It looks like the planet Earth is going to need a bigger family tree... NASA recently announced that their planet-hunting Kepler Space Telescope (KST) has discovered the most Earth-like planet ever seen - the latest addition to a list of 12 exceptionally promising and potentially habitable worlds.

According to experts at NASA's Ames Research Center (ARC) in Moffett Field, California, the planet in question, known as Kepler-452b, is 60 percent larger in diameter than Earth and is considered a super-Earth-size planet. While its mass and composition are not yet determined, previous research suggests that planets the size of Kepler-452b have a good chance of being terrestrial, meaning they could also support water or ice.

Planets are Like Fabled Porridge

And that's what is really important here. When Kepler emerged victorious in its revamped mission last December, it proved that despite some technical difficulties, the $600 million mission was still capable of finding planets sitting in a sweet-spot perfect for supporting Earth-like conditions.

This spot, called the "habitable zone," is the space around a star that's not too close to boil oceans, but not too far to completely freeze them. Planets found in this place that's just right for water are aptly called "Goldilocks planets" and Kepler has already identified more than 1000 of them. It is suspected that there are actually billions of such planets just waiting to be found throughout the Milky Way Galaxy alone.

So then what is it that makes Kepler-452b special enough for fanfare? (Scroll to read on...)

"The new discovery, Kepler-452b, fires the planet hunter's imagination because it is the most similar to the Earth-sun system found yet: a planet at the right temperature within the habitable zone, and only about one-and-a-half times the diameter of Earth, circling a star very much like our own sun," NASA excitedly announced on Thursday (Jul 23).

"And the timing is especially fitting" the space agency added, "[as] 2015 marks the 20th anniversary of the first exoplanet confirmed to be in orbit around a typical star."

Specifically, Kepler-452 - the star that the new planet orbits - boasts about the same temperature as our own Sun (both are type G2), is 20 percent brighter, and has a diameter 10 percent larger. And while Kepler-452b is larger than Earth, the planet is a mere 5 percent farther from its parent star than Earth is from the Sun. As a result, the exoplanet boasts 385-day orbit - breathtakingly similar to our own calendar.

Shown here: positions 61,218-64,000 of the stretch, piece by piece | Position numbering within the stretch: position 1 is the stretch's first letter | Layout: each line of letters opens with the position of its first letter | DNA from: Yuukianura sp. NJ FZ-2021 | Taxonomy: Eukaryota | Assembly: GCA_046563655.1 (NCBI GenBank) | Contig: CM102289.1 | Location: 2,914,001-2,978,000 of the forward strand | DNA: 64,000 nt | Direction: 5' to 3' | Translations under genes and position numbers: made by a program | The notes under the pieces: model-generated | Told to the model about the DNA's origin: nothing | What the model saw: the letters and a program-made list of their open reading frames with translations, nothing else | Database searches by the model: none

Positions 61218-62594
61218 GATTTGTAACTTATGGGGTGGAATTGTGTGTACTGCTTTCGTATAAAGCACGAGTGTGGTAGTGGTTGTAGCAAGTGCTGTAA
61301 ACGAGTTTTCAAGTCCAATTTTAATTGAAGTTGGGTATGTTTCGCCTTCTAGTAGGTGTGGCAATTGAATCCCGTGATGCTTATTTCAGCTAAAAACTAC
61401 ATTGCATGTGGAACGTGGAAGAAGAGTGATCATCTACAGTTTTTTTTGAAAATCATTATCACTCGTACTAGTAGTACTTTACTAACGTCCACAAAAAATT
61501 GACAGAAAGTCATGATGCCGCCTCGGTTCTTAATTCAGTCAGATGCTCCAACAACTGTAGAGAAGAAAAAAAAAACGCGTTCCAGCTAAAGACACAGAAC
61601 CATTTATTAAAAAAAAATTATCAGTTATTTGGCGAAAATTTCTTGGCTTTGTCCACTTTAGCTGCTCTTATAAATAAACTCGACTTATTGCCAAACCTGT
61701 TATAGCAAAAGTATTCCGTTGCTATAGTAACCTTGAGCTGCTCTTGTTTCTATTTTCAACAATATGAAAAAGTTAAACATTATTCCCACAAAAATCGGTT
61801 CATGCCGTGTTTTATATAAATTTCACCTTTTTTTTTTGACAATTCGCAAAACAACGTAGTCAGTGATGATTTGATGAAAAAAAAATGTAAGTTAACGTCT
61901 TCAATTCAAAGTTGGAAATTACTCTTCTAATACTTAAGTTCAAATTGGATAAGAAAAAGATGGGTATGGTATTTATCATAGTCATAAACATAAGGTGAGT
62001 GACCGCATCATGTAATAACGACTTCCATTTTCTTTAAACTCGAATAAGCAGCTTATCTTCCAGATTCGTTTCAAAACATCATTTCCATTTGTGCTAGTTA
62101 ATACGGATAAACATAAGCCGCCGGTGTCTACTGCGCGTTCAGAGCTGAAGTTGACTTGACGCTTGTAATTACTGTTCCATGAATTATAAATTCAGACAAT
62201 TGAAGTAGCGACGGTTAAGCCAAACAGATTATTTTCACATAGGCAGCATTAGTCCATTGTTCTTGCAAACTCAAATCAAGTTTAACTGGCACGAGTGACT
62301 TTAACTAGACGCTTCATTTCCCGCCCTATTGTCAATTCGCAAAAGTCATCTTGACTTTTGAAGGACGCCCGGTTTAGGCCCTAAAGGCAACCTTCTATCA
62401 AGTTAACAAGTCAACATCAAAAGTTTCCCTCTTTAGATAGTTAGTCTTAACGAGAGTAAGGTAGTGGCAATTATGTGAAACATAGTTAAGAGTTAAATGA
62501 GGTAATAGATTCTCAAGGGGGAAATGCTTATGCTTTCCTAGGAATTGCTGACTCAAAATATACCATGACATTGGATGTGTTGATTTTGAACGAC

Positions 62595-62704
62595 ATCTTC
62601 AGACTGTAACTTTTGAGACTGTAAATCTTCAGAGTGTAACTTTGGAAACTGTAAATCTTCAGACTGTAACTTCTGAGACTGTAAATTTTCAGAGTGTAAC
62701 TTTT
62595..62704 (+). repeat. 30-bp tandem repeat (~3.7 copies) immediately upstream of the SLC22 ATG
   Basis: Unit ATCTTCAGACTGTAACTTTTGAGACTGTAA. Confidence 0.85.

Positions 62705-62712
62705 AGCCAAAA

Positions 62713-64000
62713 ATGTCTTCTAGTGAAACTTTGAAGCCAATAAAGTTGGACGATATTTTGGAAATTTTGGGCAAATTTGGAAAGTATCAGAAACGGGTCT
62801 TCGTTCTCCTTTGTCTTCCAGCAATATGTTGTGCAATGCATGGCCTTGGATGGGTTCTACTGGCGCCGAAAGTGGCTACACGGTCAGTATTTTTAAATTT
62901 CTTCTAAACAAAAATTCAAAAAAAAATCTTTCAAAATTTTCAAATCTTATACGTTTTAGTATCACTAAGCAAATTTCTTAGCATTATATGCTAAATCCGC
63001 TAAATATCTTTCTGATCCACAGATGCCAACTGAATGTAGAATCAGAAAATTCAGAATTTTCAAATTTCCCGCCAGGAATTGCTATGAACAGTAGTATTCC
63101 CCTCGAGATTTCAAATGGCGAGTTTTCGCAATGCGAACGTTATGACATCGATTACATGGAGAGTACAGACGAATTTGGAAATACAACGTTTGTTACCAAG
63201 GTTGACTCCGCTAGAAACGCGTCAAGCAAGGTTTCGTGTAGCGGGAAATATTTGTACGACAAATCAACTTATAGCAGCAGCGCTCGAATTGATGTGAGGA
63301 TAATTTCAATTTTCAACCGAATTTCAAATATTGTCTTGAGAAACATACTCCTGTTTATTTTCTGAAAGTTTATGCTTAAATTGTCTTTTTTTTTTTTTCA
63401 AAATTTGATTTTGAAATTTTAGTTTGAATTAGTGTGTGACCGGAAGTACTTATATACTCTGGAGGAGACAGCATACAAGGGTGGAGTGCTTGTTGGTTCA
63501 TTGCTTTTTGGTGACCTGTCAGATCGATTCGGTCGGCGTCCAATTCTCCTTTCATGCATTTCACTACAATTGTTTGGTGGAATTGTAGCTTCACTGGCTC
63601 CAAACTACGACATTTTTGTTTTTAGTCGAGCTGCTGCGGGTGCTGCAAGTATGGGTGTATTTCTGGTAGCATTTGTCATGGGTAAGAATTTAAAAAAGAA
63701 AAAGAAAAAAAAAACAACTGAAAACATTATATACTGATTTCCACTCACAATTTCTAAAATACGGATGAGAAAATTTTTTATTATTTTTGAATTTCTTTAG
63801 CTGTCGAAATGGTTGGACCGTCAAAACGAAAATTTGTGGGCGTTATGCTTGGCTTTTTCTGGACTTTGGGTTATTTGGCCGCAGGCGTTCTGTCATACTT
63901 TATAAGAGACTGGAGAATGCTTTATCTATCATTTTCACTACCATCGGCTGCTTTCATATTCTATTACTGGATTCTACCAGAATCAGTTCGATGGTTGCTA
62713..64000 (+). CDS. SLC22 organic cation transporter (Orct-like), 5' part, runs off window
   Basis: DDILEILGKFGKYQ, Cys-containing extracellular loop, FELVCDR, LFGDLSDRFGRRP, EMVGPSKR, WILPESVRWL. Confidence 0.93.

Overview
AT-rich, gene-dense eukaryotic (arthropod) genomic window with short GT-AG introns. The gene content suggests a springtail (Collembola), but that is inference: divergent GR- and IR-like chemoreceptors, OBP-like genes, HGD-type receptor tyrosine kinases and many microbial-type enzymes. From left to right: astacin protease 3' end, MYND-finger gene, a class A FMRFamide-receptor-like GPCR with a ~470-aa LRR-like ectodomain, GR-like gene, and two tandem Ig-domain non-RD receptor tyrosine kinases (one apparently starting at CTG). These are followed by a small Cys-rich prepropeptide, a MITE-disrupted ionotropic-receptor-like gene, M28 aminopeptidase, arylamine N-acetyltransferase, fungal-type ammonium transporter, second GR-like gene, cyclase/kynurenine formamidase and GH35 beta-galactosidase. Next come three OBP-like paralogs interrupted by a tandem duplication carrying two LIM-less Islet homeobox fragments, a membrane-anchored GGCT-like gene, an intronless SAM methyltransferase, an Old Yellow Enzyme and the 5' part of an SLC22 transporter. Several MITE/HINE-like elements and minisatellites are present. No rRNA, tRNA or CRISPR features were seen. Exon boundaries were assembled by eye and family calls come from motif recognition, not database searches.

"We can think of Kepler-452b as an older, bigger cousin to Earth, providing an opportunity to understand and reflect upon Earth's evolving environment," Jon Jenkins, Kepler data analysis lead at the ARC, explained in a statement.

"It's awe-inspiring to consider that this planet has spent 6 billion years in the habitable zone of its star," he added, alluding to the fact that Kepler-452 is about 1.5 billion years older than our own Sun. "That's substantial opportunity for life to arise, should all the necessary ingredients and conditions for life exist on this planet." (Scroll to read on...)

A New Home?

So let's say, for austerity's sake, that Kepler-452b does boast all the right conditions, and is just waiting for colonization. Even if we don't find alien life there, what kind of difficulties could future explorers encounter?

Well, for one, the Kepler-452 system is a stunning 1,400 light-years away from Earth, in the constellation Cygnus. For comparison, Mars is 20 light minutes from our big blue world. Gliese-832c, another promising Goldilocks world, was thought to be the most Earth-like of this elite club just last year. That planet is tucked away in the constellation of Grus, a mere 16 light years away, making it a much more viable option for future exploration... you know... after humanity achieves warp drive, and maybe telepathy while we're at it. Hey, a man can dream!

One of the troubles with Gliese 832 c and Kepler-452b is size. Both are estimated to have about five times the mass of Earth.

"Given the large mass of the planet, it seems likely that it would possess a massive atmosphere, which may well render the planet inhospitable," researcher Professor Chris Tinney, Head of UNSW's Exoplanetary Science research group, said in a past news release.

He explained that a super-dense atmosphere could serve like a super-insulator, hot-boxing a planet that would otherwise be cool enough for water and life. (Scroll to read on...)

And even if that's not the case, gravity would be another problem. John Grunsfeld, associate administrator for NASA's Science Mission Directorate in Washington told reporters in a Thursday briefing that astronauts on Kepler-452b would likely experience twice the gravity that is felt on Earth.

"Gravity really sucks," the ex-astronaut said, adding that luckily, the human body can adapt. "Even in real time, if we were there we'd get stronger, our bones would get stronger; it would be like a workout every day."

I can imagine them now: hulking Keplernians walking around their new-found home on calves the size of basketballs. It's certainly a unique future to aim for.

Kepler-452b is one of 12 exceptionally promising Goldilocks planets newly discovered by Kepler and a smattering of Earth-side telescopes. According to NASA, the Kepler team has increased the number of new exoplanet candidates by 521 from their analysis of observations conducted from May 2009 to May 2013, raising the number of planet candidates detected to 4,696. Candidates still require follow-up observations and analysis to verify if they are actual planets.

"Discovery and Validation of Kepler-452b," was recently accepted for publication in The Astronomical Journal (PDF).

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